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What is the Large Magellanic Cloud?

Large Magellanic Cloud. Nearly 200,000 light-years from Earth, the Large Magellanic Cloud, a satellite galaxy of the Milky Way, floats in space, in a long and slow dance around our galaxy. Vast clouds of gas within it slowly collapse to form new stars.

What is the closest galaxy to the Milky Way?

Large Magellanic Cloud. The Large Magellanic Cloud (LMC) is a satellite galaxy of the Milky Way. At a distance of about 50 kiloparsecs (≈163,000 light-years), the LMC is the second or third-closest galaxy to the Milky Way, after the Sagittarius Dwarf Spheroidal (~ 16 kpc) and the possible dwarf irregular galaxy known as the Canis Major Overdensity.

What are the two galaxies?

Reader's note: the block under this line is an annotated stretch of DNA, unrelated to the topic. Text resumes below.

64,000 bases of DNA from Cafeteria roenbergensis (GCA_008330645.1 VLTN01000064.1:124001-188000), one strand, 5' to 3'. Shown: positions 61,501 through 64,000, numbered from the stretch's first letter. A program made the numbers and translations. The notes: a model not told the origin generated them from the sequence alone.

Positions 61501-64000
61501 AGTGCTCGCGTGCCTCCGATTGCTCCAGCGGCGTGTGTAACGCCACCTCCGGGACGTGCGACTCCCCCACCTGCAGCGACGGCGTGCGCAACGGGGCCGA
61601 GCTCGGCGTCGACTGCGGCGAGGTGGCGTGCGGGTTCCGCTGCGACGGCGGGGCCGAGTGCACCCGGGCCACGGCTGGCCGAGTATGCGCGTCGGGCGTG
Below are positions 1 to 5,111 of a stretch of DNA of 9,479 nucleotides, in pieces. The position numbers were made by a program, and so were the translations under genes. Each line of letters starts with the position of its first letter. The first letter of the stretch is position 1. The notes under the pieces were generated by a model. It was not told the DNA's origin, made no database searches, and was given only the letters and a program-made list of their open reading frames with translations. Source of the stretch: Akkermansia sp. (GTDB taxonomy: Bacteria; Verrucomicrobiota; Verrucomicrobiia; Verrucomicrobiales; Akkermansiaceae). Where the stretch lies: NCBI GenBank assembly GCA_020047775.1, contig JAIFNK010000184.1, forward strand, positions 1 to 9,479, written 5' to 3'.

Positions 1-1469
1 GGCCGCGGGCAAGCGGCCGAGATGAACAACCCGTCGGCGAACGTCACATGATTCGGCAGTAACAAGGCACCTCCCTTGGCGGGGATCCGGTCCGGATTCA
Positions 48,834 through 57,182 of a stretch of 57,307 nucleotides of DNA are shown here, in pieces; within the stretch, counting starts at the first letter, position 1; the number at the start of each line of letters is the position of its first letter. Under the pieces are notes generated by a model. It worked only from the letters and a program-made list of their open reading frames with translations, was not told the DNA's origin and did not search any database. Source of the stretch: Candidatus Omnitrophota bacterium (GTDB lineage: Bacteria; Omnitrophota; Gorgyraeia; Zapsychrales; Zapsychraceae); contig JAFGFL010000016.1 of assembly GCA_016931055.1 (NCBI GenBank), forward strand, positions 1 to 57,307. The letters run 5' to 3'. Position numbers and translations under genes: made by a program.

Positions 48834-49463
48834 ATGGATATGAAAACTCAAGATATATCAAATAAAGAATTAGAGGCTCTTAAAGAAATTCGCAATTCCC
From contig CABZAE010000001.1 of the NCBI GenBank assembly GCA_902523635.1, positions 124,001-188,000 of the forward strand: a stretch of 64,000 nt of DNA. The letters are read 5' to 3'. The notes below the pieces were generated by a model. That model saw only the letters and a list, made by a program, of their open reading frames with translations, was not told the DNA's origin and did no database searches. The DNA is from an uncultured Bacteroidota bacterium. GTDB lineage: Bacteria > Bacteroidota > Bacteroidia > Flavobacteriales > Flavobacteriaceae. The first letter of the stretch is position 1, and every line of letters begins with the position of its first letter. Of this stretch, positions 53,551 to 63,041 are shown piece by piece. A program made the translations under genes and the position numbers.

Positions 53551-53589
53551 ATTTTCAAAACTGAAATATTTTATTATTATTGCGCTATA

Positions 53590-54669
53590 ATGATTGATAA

The two galaxies are: Large Magellanic Cloud (LMC), approximately 163,000 light-years away Small Magellanic Cloud (SMC), approximately 206,000 light years away Magellanic clouds are visible to the unaided eye in the Southern Hemisphere but they cannot be observed from the most northern latitudes.

Did Ferdinand Magellan see the Milky Way?

Ferdinand Magellan sighted the LMC on his voyage in 1519, and his writings brought the LMC into common Western knowledge. The galaxy now bears his name. Measurements with the Hubble Space Telescope, announced in 2006, suggest the Large and Small Magellanic Clouds may be moving too fast to be orbiting the Milky Way.


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